Why are all the handbooks describing the role and giving guidance to bishops/stake presidents not available to the public? If we are run by lay people, why not provide the handbook to all people so that we can ensure that the church is being run properly?
Before answering, I’d like to address a few misconceptions outlined in your questions.
First, The Church is not “run” by lay people.
The Church of Jesus Christ of Latter-day Saints is Christ’s Church. It is run by Jesus Christ Himself. The Prophet is His earthly representative. We are simply instruments in His hands, not the mind and certainly not the ones to counsel the Lord or to judge His chosen leaders. This goes both ways. Just as leaders have a duty to the Lord to serve the ward, the ward members also have a duty to the Lord to sustain His leaders. Both of these duties are based on our receiving personal revelation that we’re in the positions the Lord has appointed.
Second, HB1 (Church Handbook Of Instructions 1) is guidance and counsel to Bishops and Stake Presidents. It is not about the operations of Church functions. That is what HB2 is for. From the Church Training meeting regarding the latest edition of HB2 books:
Overview of the New Handbooks:
…copies of…Handbook 2 are given to all members of the ward council. Thus, the Melchizedek Priesthood quorum leaders and the presidents of the Relief Society, Young Women, Primary, and Sunday School and their counselors will have all of the chapters that pertain to administering the Church in the wards and branches. In this way, each member of the ward council—women as well as men—stand together in knowing what each of the other members of the council is responsible to do in their organizations.
HB2 is available on the Church website for anyone to view. So, the Church already does what you are proposing. This is the system that the Lord has set up for His Church. There is already a system of checks and balances. And there are already a sufficient number of people counselling the bishop to remind him of his duties as well as the rest of the ward council. It is this organized system that allows a ward to function at all. And it does work.
Third, (if you are talking about the bishop specifically) how would we determine if the bishop is doing his job correctly?
Do we receive revelation for the bishop?
Would we counsel the ward that their bishop has become apostate?
Are we called to balance the mercy, the compassion, the love, the patience, and obedience to the Law of the Gospel as required of such a position?
Do we seek to steady the ark or to counsel the Lord?
Many do not know how the counseling process works. When in ward council the bishop receives counsel from members of the ward council. In a separate bishopric meeting, he receives counsel from his counselors on the same points and the bishopric prays about a decision. Many times the wisdom of men is guided by the Spirit and it is fairly simple to proceed. But periodically a definite revelation comes upon those in that room. And if they are in tune, another option becomes the new directive. While there is often consensus among the bishopric, sometimes the bishop alone receives this revelation. And, if in tune, he must act on that impression.
If you’ve ever had this experience yourself, you’d know that sometimes such impressions do not seem to make sense to the mortal mind. But the Lord’s ways are not our ways. One reason that HB1 is not made public is this dynamic of leadership. A leader needs the freedom to be able to make decisions based on sound judgment of all the factors involved. In the Church, that includes having the revelation required as a key part of making such judgments.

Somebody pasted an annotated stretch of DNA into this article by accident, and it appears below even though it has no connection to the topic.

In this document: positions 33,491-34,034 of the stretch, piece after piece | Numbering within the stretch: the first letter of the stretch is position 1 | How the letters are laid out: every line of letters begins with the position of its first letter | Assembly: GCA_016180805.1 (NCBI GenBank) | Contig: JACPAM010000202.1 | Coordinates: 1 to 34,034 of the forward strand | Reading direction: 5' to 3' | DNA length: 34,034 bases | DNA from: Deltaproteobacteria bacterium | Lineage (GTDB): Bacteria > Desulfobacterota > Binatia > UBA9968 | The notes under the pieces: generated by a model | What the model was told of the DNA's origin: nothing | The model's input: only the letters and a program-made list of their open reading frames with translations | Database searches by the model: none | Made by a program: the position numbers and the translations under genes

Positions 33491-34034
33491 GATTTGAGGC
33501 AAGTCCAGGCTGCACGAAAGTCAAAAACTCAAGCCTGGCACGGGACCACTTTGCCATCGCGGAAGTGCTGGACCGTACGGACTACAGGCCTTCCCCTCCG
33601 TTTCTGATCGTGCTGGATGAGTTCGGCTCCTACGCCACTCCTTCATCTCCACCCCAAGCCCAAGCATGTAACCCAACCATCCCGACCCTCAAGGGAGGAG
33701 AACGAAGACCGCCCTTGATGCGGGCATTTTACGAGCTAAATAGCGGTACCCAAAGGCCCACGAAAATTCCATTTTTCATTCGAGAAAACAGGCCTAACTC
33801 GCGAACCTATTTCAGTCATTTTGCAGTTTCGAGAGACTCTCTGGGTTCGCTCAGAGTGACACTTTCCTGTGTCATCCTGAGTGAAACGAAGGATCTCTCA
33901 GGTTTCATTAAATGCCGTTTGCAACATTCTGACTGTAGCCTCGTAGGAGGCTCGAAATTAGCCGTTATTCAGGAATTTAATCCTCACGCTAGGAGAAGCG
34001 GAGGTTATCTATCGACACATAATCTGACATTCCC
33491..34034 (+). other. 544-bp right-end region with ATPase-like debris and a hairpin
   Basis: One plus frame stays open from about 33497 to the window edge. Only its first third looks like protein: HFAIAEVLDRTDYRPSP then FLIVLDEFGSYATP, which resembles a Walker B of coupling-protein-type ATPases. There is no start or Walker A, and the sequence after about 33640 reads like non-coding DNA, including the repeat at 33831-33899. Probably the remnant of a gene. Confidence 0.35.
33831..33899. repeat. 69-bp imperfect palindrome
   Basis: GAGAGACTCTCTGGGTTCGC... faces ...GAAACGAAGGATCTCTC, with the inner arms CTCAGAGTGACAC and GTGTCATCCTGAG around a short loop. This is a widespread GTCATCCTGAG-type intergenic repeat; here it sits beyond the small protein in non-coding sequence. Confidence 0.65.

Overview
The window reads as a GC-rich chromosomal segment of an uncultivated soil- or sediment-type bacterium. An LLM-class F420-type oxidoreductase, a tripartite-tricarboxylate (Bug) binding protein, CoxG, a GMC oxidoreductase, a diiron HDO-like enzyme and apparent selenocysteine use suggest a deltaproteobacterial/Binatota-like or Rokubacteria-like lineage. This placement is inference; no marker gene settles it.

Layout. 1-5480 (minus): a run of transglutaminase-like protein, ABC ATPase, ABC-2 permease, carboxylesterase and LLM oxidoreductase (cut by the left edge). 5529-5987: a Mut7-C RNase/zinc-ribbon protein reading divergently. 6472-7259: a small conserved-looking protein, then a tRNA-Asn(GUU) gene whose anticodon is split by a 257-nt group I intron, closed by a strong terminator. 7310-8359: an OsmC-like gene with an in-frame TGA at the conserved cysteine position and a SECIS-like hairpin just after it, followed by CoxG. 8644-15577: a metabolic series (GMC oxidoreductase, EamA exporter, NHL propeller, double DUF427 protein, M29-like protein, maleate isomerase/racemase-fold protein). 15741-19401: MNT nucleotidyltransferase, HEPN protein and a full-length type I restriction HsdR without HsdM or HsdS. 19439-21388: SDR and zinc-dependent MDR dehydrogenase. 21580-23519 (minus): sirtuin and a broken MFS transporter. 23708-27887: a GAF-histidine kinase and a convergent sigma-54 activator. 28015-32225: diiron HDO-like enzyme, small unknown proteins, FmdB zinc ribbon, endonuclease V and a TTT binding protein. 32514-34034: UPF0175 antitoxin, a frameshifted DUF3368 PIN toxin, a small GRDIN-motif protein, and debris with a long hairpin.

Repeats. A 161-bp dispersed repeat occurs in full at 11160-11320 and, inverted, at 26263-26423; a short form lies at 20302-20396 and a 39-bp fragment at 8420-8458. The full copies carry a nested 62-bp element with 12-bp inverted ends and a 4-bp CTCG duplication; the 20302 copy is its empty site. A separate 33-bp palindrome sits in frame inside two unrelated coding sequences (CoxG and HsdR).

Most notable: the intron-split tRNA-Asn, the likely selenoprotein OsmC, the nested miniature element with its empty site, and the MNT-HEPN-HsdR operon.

One thing many are not aware of is that this manual is not the only tool the Church provides the bishop. There are several levels of training that the bishops of the Church are required to go through. And they also have PPIs with the Stake President. It would be impractical to send everyone in the Church through such training. And the Stake President can’t have a PPI with each and every person in the stake.
Now the exception. What if there is something clearly wrong that the bishop is doing? We know that leaders in this faith are not considered infallible. They are human and can make mistakes. So, if we do find such a mistake what are we to do?
First, as we would with scriptures, we must study, ponder, and pray about it to be sure that we are correct. Then we need to be sure that it is a matter that requires action. Nobody likes a backseat driver. And it’s always easy to see the bad calls from the cheap seats. Many things that leaders do that are wrong will not significantly affect anyone. So just don’t bother.
Sometimes (perhaps always) the Lord gives people callings that they are not suited for just so they can learn and grow in that calling. So, let them learn from these mistakes. The job of a bishop is very demanding and no one is ever fully qualified. I personally remember a bishop who wanted to turn down the calling because he was (in his words) “not bishop material.” But he whom the Lord calls, the Lord qualifies.
Second, if we really are sure about something that is seriously wrong, consider sending it up the proper channels. If it is a Relief Society matter, speak to the Relief Society president and so forth. If the bishop himself is the source of the problem, you can report it to a stake high councilor or a member of the stake presidency.
In the end, we need to remember that it is the Lord’s Church. While He uses imperfect humans to do His work, He is at the helm. While some may get bumps and bruises along the way, the path the Church follows is a true one. And we will trust in the Lord that He will take care of that which we cannot.